27 April 2010

Science, Magic and speculation

I've found that those interested in magic and the occult are often much better versed in contemporary particle physics than the average intelligent layperson.  At first glance, this seems like a peculiar combination.  Scientism often stands in starkest contrast to spiritual inquiry.  One has only to read the screed of someone like Richard Dawkins to see the extent to which a certain kind of scientific mindset holds itself as in absolute contradiction to any kind of spiritual belief or knowledge, or really any knowledge outside of its own limited sphere.  However, the furthest reaches of scientific inquiry are opening up the scientific community to an understanding of reality that is much closer to that espoused by esotericists.  Concepts like "other dimensions," "multiverses," "retrocausality" were once exclusively the province of science-fiction and esoterism.  These are now an accepted part of the scientific lexicon.

One of the reasons that I love far reaching research in theoretical physics and why I believe it is very often of interest to those with an interest in esoterism, magic and the occult, is that it participates in the tension between wild speculation and observability that characterises so much research into spiritual practise. Both theoretical physicists and magicians start their research in the mind, not the lab.  The thought-experiments of particle physicists and the speculations of occultists happen exclusively in consciousness.  And yet...ultimately, both have to have something to do with praxis.  As a physicist, your equations and speculations will remain academic curiosities unless real work is put into demonstrating their predictive or falsifiable properties.  As an esotericist, your magical models of the universe are nothing but day-dreams if you don't put them to work.

Some try to reduce all spiritual practise to sophisticated science, and as opposed as I am to the kind of rabid scientism that I mentioned above, I don't think that this is entirely misguided.  I personally don't think that magical work can be entirely understood in scientific terms, but contemporary science has elements that are sufficiently mysterious that I can't simply dismiss the possibility out of hand.  There is simply too much we don't know.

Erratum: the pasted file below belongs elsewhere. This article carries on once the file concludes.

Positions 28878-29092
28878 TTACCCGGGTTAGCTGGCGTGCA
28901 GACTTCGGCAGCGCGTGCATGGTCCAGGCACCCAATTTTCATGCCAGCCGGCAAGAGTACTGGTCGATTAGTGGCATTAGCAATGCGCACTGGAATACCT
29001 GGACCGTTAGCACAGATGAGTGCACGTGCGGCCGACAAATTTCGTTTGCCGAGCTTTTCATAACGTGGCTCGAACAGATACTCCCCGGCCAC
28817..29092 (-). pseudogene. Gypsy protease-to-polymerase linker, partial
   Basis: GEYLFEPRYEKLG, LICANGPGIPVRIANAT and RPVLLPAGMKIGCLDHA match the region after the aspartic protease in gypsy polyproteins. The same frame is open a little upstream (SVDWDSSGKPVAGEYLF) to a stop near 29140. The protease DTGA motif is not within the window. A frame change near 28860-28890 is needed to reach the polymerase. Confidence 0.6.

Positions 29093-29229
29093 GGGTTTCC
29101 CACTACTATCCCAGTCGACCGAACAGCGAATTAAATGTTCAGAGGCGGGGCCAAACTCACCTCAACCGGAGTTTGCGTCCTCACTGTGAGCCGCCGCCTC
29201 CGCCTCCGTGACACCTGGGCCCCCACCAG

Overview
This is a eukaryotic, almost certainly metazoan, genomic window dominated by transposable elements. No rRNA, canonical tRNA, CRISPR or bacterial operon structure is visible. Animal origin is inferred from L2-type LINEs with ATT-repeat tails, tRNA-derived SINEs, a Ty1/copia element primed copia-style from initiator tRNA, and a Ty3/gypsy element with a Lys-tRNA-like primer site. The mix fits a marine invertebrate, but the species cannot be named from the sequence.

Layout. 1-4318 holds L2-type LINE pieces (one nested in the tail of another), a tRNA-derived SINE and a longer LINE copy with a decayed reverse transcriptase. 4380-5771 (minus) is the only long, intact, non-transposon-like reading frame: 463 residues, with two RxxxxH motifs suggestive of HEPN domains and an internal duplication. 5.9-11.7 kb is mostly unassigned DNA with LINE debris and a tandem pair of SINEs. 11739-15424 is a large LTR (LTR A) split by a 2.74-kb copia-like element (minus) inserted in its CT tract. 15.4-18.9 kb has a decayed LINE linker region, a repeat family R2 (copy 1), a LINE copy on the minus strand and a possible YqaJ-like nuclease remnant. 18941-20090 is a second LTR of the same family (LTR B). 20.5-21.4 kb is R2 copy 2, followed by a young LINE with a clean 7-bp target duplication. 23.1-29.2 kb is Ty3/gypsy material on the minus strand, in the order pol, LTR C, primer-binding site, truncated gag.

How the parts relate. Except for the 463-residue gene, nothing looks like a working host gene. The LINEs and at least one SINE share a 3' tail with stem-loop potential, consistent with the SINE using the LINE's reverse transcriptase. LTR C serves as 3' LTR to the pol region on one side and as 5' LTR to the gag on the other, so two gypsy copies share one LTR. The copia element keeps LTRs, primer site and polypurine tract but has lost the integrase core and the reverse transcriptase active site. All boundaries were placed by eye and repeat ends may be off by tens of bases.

My Idealist roots compel me to take the role of consciousness very seriously, in a way that pre-20th century science never did.  Contemporary science, at least since General Relativity and the Uncertainty principle, on the other hand, is deeply invested in the idea that consciousness is part of the equation. I think that this is very much in keeping with esoteric work and research, which ultimately rests on the axiom that the macrocosm (manifested reality) and the microcosm (consciousness) are intertwined, or, to use the terminology of particle physics, entangled.  Change in one doesn't just precipitate change in the other.  Change in one is change in the other.

As a layman, I don't pretend to understand the complexities of particle physics.  To do so would not only be a lie, but an insult to the sophistication and hard work of so many people doing such wonderful work in the field.  But I am fascinated by it, and while the ways in which we as esotericists make contemporary science  dovetail with ancient magic may inspire many good scientists to smash their heads against their blackboards, I think ultimately the convergence is a productive one.

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